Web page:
“They’ve known it’s a declining enrollment school for years,” said Jess Whetzel, a mother of two Jeffco children, including one at Allendale. “I have lost trust that the district will create a plan that will help those low enrollment schools or that even addresses it.”
Whetzel said that if the district knew more than half of the children in the attendance boundary for Allendale were choosing to go to other schools, it should have surveyed families to find out why.
“People aren’t necessarily just wanting traditional schools anymore,” Whetzel said. “That’s why charter schools fill up.”
One board member, Stephanie Schooley, said the board is planning to discuss long-term issues, including what to do with small schools, at a meeting in August. District officials said in an email that they agree with the need to study enrollment declines and want to have a better process and clearer criteria for closure decisions. They did not grant an interview request.
Schooley’s own children attended Stober Elementary, a school that was considered for closure in the past, and she represents an area of Jeffco close to Denver that has seen the most drastic enrollment declines.
Those drastic declines are happening in areas like Arvada where new development is contributing to rising housing prices that have pushed some families out. But other common factors like an aging population and declining birth rates also contribute to the enrollment trends.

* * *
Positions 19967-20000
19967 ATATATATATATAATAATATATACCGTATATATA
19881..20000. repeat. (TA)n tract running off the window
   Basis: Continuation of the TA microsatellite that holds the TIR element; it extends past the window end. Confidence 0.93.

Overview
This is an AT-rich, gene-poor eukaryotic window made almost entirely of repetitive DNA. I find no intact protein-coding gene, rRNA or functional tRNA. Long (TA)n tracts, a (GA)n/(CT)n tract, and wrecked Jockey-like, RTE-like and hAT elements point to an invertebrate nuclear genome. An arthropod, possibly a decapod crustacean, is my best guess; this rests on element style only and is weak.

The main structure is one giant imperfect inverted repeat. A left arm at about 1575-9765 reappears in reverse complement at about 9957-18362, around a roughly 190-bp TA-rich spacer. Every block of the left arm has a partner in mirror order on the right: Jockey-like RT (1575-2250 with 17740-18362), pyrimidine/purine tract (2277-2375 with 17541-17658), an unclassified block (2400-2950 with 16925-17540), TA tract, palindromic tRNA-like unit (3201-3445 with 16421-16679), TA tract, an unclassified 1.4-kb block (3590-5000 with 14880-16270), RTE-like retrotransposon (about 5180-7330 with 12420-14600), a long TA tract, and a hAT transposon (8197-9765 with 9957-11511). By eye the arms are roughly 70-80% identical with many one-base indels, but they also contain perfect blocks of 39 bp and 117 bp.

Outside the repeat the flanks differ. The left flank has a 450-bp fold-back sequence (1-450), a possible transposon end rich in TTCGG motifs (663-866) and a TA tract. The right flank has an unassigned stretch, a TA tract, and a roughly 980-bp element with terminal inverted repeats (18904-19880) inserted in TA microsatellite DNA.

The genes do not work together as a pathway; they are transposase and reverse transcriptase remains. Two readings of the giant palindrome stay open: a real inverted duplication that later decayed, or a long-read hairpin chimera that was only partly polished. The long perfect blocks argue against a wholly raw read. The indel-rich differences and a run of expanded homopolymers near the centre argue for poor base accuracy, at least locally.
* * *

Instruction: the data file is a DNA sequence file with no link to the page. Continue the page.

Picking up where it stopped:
Schooley said she’s fielded many questions and concerns about potential school closures.
“It’s an issue that has to be addressed,” Schooley said. “It’s not going to go away.”
Jeffco has faced these questions before. In 2017, the then-superintendent proposed closing five elementary schools. After considerable pushback, the board voted on a new plan to close only one school and spared the others while a better plan to identify schools to close could be hatched.
Shortly after, a new superintendent, Jason Glass, issued a moratorium on school closures to allow time for drafting and reviewing policies and procedures. But no new process or policies materialized.
The district has morphed a handful of schools into new programs in hopes of attracting new students, without much success.
Pennington, an elementary school spared closure in 2017, was converted to an expeditionary learning program. Data shows that the school’s enrollment decline slowed but did not stop. The school serves about 188 students this year.
At another school, Foster elementary, the community pushed the district to create a K-8 dual language program. That rollout was just completed, but the school’s enrollment has continued to decline.
Thomas Toch, the director of FutureEd, a think tank at Georgetown University, said that districts like Jeffco, that have a common enrollment system that allows families to easily choose a school outside their neighborhood, should track trends of what parents are looking for in schools.
“They should be planning how to respond to parental preferences in a way that ensures, among other things, that there are programs that parents want within a reasonable distance of where they live,” Toch said.
“There’s not really any excuse,” for closing a school with such short notice, Toch said. “They’ve seen enrollment declines for several years. It’s easy to spot these trends when you’ve got a common enrollment system.”